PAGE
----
Focusing on eternity, death, all things become an opportunity!

But I see many Christians don’t think like that. For them, this life is everything, because when their loved ones die, the way they weep shows that for them, eternity is too vague a concept to even think about in any kind of concrete terms, let alone live for that eternity.

Your life will be completely transformed if your thinking is renewed. “Be transformed by the renewing of your mind” (Romans 12:2). Then death is something to be welcomed with joy! You don’t just say, “Well, I can take it,” but you welcome death with joy! Then you can understand Paul when he says in Philippians 1:22, “Well you know, for me it’s very hard to choose whether to stay, or to go to be with the Lord.” You will say, “What’s there to choose? I’d stay here any time! What do you mean it is hard to choose? For me there is not even a question. Of course, I want to live; I don’t want to die. It’s nice to go to be with the Lord, but there’s all eternity to spend with the Lord. Let me spend some more time here.” Paul says, “No, if you ask me to choose, I tell you I’d rather die.” What kind of thinking is this?! You cannot understand Paul’s mentality until you understand the Lord Jesus’ very clear teaching, that for the disciple, life is a time of probation. We are living for eternity, and how well we qualify for eternity depends on how we live now. This is very interesting. Can you grasp this idea?

That is to say, when I study, I am really studying not with a view to what I am going to do in this life, but what I am going to do in eternity! That means this is a tool for me to use more effectively to create something for eternity, to bring some extra talents, some extra pounds to the Lord. Everything then is geared to this goal, the mark towards which we press steadily, relentlessly, and with utmost determination.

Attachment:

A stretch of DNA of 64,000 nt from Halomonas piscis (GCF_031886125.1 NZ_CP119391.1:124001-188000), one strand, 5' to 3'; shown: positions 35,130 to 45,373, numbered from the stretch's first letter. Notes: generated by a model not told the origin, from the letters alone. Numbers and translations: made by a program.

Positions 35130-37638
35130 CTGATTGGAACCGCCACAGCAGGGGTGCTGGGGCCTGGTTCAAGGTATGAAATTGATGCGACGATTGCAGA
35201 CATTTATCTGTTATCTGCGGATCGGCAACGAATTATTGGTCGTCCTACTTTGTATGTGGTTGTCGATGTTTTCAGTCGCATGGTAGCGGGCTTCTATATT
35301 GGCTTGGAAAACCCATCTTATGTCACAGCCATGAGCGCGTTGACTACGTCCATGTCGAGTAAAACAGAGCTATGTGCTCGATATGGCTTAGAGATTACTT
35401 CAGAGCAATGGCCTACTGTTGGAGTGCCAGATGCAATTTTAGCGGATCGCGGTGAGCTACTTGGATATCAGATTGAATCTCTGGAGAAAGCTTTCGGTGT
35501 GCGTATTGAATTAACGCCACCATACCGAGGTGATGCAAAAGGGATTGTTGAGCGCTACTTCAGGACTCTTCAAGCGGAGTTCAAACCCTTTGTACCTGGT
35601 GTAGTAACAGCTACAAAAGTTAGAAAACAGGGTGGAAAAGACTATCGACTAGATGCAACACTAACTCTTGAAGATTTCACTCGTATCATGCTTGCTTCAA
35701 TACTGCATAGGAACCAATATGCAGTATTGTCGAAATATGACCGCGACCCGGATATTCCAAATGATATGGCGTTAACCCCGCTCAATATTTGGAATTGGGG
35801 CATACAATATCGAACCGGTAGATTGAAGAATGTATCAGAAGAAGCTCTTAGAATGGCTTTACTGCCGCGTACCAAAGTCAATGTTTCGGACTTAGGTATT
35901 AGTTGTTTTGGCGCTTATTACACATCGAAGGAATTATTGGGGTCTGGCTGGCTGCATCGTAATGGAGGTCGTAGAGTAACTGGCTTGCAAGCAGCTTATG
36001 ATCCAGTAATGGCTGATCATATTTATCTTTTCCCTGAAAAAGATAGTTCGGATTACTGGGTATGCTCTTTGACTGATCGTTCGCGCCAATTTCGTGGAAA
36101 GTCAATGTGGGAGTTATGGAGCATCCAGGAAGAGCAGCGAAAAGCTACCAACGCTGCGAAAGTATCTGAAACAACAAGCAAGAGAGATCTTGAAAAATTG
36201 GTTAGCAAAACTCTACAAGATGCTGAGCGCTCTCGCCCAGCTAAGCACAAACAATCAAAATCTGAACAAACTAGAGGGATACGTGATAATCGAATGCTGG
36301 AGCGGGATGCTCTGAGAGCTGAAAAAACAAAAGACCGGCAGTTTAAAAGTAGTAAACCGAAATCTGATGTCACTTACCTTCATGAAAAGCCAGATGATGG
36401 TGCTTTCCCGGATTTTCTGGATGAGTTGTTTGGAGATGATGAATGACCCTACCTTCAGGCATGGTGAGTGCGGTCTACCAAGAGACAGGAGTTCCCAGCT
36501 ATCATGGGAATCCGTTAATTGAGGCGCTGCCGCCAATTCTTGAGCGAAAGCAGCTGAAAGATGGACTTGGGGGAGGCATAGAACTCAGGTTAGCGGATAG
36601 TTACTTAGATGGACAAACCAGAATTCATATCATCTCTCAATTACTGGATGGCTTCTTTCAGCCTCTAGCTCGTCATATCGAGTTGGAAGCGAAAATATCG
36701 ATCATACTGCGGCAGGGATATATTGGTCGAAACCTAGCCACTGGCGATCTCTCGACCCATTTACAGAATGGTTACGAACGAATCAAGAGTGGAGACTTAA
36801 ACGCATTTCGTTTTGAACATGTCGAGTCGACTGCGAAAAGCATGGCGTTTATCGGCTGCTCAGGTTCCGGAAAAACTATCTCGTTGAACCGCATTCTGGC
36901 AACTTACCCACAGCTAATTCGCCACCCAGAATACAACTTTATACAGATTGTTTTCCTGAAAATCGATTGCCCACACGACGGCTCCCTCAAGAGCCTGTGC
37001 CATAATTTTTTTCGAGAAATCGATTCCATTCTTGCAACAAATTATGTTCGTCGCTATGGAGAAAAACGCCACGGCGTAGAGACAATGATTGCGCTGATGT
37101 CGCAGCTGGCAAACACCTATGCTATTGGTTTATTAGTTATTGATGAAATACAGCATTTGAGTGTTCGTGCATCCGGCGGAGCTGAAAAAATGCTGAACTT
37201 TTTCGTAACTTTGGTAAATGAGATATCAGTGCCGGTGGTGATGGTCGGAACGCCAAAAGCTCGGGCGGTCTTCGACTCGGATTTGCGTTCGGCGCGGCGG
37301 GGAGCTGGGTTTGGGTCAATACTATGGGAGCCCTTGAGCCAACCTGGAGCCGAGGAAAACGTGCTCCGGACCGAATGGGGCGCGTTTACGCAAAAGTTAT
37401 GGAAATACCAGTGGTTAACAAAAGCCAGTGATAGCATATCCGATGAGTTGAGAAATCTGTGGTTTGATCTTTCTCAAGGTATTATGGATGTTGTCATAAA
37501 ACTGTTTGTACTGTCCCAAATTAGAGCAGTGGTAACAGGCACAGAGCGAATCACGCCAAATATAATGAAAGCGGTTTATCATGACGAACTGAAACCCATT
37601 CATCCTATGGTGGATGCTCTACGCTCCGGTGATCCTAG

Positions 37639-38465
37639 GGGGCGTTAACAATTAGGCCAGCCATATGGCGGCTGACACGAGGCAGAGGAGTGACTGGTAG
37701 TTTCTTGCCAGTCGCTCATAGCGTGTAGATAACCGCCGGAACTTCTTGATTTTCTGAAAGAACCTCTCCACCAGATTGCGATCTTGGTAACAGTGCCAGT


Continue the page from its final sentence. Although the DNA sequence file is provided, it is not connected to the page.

Have you got to learn to think as a disciple? If you think like this, you will begin to understand what Paul means. When you read Philippians 3:10, you won’t be so puzzled anymore. Paul says, “…that I may know him and enter into the fellowship of his sufferings.” He wants to suffer with Christ. You will say, “No! I’ve got enough sufferings as it is. I’ve been suffering with a cold since last week, and that’s more than I can take. Are you out of your mind that you want to enter into the fellowship of the sufferings with Christ? I’ve got my exams to take next week. How much more do you want me to suffer?” And Paul is saying, “I actually desire to suffer with him.” Now nobody can understand this kind of thinking. And as a young Christian, I read Philippians 3:10 back and forth, back and forth, but I could not understand him. Why would anybody want to enter into suffering with Christ, “made conformable even to his death.” Paul said, “I want to die like him.” Paul is a fanatic! He is really loony! He has too much moonshine on him. We don’t under­stand this thinking!